Growing up in Poland, I fell in love with homemade sour pickles – especially ones that were naturally fermented. The pickles sold in America are cucumbers preserved in vinegar. My idea of a pickle is a cucumber that’s been naturally fermented in a brine solution. The most common place to find them in the U.S. is at Jewish delis or overpriced foodie spots, but these places usually only give you one, or even just half of a pickle, so I’m always left craving more! If you ask for extra pickles, they charge you like you’ve ordered a fine steak. Well, being Polish means being frugal, and I refuse to pay a crazy markup for pickled cucumber that literally costs a dime to make. So I wait for cucumber season to make my own homemade pickles, and now you can too!
Pickling cucumbers are available at farmers markets and many chain grocery stores. If you have a yard, you can even grow your own, as they’re not a finicky vegetable. Pickle making, however, does require close attention. You don’t want to end up with soft, unappealing, smelly pickles that fall apart when you touch them. A good pickle should be crunchy with balanced acidity and saltines. I also like mine to have a little spicy kick, so I add Thai chili to the brine.
When it comes to optimal pickle crunchiness, I’ve learned a few tricks from my mom. Adding sour cherry leaves, horseradish, oak and grape leaves is an old-school, but effective ways to keep pickles crunchy. I have never seen sour cherry in California, but there are plenty of oak and grape leaves all around the state, so I just use those along little pieces of horseradish root.
Quality and size of the cucumbers also plays a big role in the fermentation process. I prefer small- to medium-sized pickles. The really big ones can be too seedy, hollow in the middle and spongy in texture. You should look for cucumbers that are as small as possible, bright green, hard when you touch them with scuff-free, healthy skin. The uniformity of size isn’t that important. You can always eat the smaller ones first as the larger ones will take longer to ferment.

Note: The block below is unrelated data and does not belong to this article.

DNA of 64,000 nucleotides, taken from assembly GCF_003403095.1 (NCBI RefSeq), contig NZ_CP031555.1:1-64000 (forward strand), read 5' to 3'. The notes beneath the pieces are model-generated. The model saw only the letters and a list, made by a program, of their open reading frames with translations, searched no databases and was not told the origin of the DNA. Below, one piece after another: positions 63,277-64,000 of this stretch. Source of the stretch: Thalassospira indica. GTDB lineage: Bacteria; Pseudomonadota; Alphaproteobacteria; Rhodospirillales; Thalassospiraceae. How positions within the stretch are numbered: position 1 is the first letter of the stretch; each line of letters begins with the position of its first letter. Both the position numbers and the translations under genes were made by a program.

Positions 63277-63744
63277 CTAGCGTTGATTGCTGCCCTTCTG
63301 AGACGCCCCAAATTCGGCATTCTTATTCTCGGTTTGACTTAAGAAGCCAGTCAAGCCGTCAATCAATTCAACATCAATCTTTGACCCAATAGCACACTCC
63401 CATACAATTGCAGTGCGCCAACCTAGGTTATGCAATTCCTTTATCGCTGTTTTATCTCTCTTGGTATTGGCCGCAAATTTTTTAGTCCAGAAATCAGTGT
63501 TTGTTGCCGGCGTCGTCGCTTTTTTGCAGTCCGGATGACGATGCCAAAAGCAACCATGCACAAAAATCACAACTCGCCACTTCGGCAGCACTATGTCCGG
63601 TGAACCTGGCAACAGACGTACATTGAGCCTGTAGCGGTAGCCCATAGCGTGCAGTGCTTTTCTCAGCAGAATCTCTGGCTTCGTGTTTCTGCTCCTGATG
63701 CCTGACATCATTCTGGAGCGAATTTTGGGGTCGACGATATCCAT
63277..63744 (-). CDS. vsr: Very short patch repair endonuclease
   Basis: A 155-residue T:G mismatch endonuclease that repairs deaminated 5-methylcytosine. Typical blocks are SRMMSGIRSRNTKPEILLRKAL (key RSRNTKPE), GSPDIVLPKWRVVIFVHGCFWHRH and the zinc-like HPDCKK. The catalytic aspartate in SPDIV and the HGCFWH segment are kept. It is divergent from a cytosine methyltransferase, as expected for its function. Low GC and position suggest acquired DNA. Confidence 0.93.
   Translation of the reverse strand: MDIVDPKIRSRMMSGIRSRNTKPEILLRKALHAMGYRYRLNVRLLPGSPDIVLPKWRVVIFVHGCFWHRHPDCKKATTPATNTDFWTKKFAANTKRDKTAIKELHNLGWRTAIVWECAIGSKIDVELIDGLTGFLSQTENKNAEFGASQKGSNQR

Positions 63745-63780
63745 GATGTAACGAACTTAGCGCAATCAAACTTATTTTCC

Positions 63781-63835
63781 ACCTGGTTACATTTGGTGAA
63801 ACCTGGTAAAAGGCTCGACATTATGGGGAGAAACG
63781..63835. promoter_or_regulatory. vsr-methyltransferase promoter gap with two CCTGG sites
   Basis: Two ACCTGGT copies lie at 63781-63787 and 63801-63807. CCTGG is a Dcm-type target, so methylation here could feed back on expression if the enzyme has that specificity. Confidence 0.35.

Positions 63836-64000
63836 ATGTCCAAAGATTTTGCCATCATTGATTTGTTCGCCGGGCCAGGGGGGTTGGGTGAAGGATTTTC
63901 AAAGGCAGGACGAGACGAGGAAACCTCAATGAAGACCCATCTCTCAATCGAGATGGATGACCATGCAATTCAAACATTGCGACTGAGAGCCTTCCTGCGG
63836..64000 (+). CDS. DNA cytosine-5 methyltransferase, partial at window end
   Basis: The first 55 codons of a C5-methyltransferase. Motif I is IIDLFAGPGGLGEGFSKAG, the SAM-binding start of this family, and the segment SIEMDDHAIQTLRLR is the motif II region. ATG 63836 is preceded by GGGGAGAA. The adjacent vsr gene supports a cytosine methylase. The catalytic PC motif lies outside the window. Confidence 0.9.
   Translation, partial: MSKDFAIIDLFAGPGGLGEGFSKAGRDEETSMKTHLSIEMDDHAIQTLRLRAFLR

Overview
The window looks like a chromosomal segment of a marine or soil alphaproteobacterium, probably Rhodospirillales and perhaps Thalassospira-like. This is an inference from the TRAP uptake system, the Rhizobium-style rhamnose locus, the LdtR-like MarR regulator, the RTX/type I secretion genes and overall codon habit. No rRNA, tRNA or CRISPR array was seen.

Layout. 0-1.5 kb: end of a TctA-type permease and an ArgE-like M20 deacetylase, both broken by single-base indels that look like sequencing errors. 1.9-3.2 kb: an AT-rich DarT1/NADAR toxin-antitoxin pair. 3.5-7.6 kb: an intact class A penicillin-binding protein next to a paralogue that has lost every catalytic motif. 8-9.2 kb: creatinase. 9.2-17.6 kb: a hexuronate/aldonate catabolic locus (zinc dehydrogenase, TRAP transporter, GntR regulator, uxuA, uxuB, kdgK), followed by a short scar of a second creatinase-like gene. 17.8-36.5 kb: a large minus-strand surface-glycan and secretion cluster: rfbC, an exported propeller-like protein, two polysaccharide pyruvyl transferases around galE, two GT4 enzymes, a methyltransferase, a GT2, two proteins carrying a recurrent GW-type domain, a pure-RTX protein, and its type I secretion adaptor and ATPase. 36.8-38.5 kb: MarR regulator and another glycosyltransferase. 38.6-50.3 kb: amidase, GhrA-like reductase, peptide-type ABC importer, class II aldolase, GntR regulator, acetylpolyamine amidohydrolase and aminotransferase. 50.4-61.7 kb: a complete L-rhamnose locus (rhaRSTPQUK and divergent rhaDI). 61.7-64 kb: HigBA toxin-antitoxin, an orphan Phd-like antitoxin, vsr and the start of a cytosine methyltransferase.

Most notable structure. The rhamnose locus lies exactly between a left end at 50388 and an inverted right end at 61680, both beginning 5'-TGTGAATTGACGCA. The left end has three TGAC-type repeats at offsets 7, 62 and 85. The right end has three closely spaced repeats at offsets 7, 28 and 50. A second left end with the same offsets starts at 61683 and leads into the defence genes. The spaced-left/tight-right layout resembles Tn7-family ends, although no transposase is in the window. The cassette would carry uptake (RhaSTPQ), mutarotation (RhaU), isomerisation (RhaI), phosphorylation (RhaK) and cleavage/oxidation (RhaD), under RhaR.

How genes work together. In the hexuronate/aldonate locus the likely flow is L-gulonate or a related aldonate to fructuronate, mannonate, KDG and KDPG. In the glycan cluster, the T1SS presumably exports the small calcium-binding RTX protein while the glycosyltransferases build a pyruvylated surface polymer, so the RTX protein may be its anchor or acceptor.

It’s also important to experiment with brine strength and surrounding temperature, as those are the key factors in the process of fermentation. My general rule of thumb is 6 tablespoons of salt per 2 quarts of water and 4 pounds of cucumbers. More salt slows down microorganism action in summer heat. Less salt is good if the temperatures are lower. On hot days of 80-90’s degrees, fermentation happens so fast that “lightly salted dill pickles” are ready in 24-48 hours. The pickles in this recipe are not too salty, as they are meant to be eaten within one week. But the longer you keep them in the brine, the more sour, salty and smelly they become.
And one last thing— the container. To ferment your pickles, make sure to use only glass jars or ceramic crocks with a lid.
Homemade, fermented cucumber pickles
- 4 lbs cucumbers (as small as possible)
- 2 quarts of filtered water
- 6 tbs sea salt
- big bunch of fresh dill with thick stems (or dried dill heads with seeds)
- 2 to 3 heads garlic, peeled
- handful of grape leaves (alternate with sour cherry, oak leaves)
- 1 tsp of yellow mustard seeds
- 4 small Thai chili (dried or fresh)
- 3 inches horseradish root or or 1 handful of horseradish leaves (if available)
- 1/2 tbs black peppercorns
Now follow these steps:
- Wash cucumbers thoroughly, removing ones that are spongy in texture or have bruising. Make sure to remove blossoms and stems.
- Soak cucumbers for a couple of hours in very cold water to freshen them.
- Peel horseradish and cut into long matchsticks.
- Bring water to a boil and stir in sea salt until thoroughly dissolved to create brine solution (it should taste very over-salted).
- Clean a one-gallon glass jar or ceramic crock using boiling water. Place some of the dill, garlic, horseradish, grape leaves (or alternate leaves), Thai chilies, black peppercorns and mustard seeds at the bottom, then cover with a layer of cucumbers (pack them tightly). Repeat with another layer of spices, then another layer of cucumbers until all ingredients fill the jar.
- Pour brine over the cucumbers, then place a small ceramic plate (or another small, ceramic object) over them to keep them submerged in the brine. Secure the lid on the jar and store in a cool, dark place.
- Check the contents of your jar daily. If the temperature is 80 degrees or higher, your cucumbers should become “lightly salted dill pickles” in just two days. If you prefer them saltier and more acidic, keep fermenting them longer, skimming away any mold from the surface and tasting them daily until they’re to your liking.
- Once the pickles have reached your preferred level of sourness, move the jar to the refrigerator to slow down the fermentation.